Technology

Cell Phones and Cancer Risk

What is radiofrequency energy and how does it affect the body?

Radiofrequency energy is a form of electromagnetic radiation. Electromagnetic radiation can be categorized into two types: ionizing (e.g., x-rays, radon, and cosmic rays) and non-ionizing (e.g., radiofrequency and extremely low frequency, or power frequency). Electromagnetic radiation is defined according to its wavelength and frequency, which is the number of cycles of a wave that pass a reference point per second. Electromagnetic frequencies are described in units called hertz (Hz).

The energy of electromagnetic radiation is determined by its frequency; ionizing radiation is high frequency, and therefore high energy, whereas non-ionizing radiation is low frequency, and therefore low energy. The NCI fact sheet Electromagnetic Fields and Cancer lists sources of radiofrequency energy. More information about ionizing radiation can be found on the Radiation page.

The frequency of radiofrequency electromagnetic radiation ranges from 30 kilohertz (30 kHz, or 30,000 Hz) to 300 gigahertz (300 GHz, or 300 billion Hz). Electromagnetic fields in the radiofrequency range are used for telecommunications applications, including cell phones, televisions, and radio transmissions. The human body absorbs energy from devices that emit radiofrequency electromagnetic radiation. The dose of the absorbed energy is estimated using a measure called the specific absorption rate (SAR), which is expressed in watts per kilogram of body weight.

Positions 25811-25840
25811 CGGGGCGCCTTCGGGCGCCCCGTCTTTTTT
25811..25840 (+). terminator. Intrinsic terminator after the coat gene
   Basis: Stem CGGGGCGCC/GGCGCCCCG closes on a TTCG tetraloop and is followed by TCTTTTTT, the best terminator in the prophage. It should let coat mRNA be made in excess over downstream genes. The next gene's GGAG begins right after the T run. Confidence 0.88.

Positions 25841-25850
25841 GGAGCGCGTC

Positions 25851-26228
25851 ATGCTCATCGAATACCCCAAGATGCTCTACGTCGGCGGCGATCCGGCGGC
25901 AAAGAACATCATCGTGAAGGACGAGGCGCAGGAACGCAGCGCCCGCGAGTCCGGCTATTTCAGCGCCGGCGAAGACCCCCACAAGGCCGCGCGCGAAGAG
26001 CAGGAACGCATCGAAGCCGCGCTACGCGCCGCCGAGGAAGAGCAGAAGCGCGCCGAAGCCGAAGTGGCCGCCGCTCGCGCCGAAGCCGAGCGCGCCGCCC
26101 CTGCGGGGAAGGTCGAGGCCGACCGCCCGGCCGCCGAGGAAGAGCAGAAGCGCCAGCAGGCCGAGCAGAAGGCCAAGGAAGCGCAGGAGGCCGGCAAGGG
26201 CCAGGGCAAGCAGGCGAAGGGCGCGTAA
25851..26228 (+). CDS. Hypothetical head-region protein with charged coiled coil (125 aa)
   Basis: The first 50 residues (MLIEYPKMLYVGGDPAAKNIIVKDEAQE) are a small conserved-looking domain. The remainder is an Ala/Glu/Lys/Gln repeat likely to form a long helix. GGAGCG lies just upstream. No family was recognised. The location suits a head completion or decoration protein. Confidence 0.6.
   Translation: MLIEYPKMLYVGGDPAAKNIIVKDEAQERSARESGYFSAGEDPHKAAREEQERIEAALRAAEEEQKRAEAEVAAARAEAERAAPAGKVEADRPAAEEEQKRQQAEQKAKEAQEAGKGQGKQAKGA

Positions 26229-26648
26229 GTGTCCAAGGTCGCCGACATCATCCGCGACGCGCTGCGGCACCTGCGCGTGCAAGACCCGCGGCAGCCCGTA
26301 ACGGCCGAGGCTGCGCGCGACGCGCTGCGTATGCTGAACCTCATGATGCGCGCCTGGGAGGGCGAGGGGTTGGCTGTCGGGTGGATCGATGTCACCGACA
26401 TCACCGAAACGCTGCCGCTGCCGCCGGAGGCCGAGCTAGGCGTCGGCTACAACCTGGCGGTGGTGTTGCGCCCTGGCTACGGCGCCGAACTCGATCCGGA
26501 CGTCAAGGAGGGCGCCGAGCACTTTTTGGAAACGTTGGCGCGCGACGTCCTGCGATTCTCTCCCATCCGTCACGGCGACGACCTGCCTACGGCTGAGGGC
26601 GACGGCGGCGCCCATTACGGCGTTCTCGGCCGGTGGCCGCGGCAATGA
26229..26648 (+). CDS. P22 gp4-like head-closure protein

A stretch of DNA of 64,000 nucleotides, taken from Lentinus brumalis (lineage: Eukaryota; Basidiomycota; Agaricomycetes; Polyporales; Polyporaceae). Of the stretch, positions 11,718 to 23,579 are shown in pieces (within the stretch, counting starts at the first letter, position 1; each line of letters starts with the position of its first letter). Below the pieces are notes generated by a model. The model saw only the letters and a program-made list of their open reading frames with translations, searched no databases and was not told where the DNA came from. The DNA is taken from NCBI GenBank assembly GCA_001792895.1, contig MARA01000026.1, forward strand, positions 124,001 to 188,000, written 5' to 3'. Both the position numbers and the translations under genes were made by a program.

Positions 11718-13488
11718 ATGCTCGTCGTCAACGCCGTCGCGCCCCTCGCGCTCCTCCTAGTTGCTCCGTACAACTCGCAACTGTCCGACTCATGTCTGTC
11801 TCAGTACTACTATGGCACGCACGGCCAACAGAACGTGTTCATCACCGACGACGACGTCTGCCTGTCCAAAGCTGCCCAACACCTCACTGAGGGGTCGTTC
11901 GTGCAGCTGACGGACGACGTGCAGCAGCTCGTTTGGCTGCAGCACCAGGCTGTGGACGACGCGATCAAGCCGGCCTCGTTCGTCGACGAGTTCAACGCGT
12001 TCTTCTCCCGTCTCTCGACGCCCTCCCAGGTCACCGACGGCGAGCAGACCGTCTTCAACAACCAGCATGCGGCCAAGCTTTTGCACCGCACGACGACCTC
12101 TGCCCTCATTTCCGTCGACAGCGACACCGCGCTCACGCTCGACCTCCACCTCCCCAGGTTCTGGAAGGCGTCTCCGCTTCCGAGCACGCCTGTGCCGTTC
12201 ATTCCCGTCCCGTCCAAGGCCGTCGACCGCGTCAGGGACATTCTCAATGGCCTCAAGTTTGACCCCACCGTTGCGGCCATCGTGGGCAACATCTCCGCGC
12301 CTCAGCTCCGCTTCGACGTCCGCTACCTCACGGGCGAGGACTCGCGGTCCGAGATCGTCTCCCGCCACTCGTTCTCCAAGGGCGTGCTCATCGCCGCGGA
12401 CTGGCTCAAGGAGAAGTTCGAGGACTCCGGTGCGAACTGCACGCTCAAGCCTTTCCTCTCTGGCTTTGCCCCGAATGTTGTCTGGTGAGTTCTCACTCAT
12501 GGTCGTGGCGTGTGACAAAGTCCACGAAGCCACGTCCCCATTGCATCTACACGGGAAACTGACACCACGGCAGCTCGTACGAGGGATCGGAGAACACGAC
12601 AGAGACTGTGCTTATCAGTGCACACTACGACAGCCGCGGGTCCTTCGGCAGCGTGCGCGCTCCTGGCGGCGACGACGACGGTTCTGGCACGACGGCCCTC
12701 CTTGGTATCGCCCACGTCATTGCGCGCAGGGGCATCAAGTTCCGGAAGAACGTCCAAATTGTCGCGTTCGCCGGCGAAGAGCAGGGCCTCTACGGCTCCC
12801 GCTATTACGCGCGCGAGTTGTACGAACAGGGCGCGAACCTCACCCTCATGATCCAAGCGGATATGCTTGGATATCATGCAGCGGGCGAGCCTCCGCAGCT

Exposure to ionizing radiation, such as from x-rays, is known to increase the risk of cancer. However, although many studies have examined the potential health effects of non-ionizing radiation from radar, microwave ovens, cell phones, and other sources, there is currently no consistent evidence that non-ionizing radiation increases cancer risk (1).

The only consistently recognized biological effect of radiofrequency energy is heating. The ability of microwave ovens to heat food is one example of this effect of radiofrequency energy. Radiofrequency exposure from cell phone use does cause heating to the area of the body where a cell phone or other device is held (ear, head, etc.). However, it is not sufficient to measurably increase body temperature, and there are no other clearly established effects on the body from radiofrequency energy.

It has been suggested that radiofrequency energy might affect glucose metabolism, but two small studies that examined brain glucose metabolism after use of a cell phone showed inconsistent results. Whereas one study showed increased glucose metabolism in the region of the brain close to the antenna compared with tissues on the opposite side of the brain (2), the other study (3) found reduced glucose metabolism on the side of the brain where the phone was used.

Another study investigated whether exposure to the radiofrequency energy from cell phones affects the flow of blood in the brain and found no evidence of such an effect (4).

The authors of these studies noted that the results are preliminary and that possible health outcomes from changes in glucose metabolism are still unknown. Such inconsistent findings are not uncommon in experimental studies of the biological effects of radiofrequency electromagnetic radiation (5). Some contributing factors include assumptions used to estimate doses, failure to consider temperature effects, and lack of blinding of investigators to exposure status.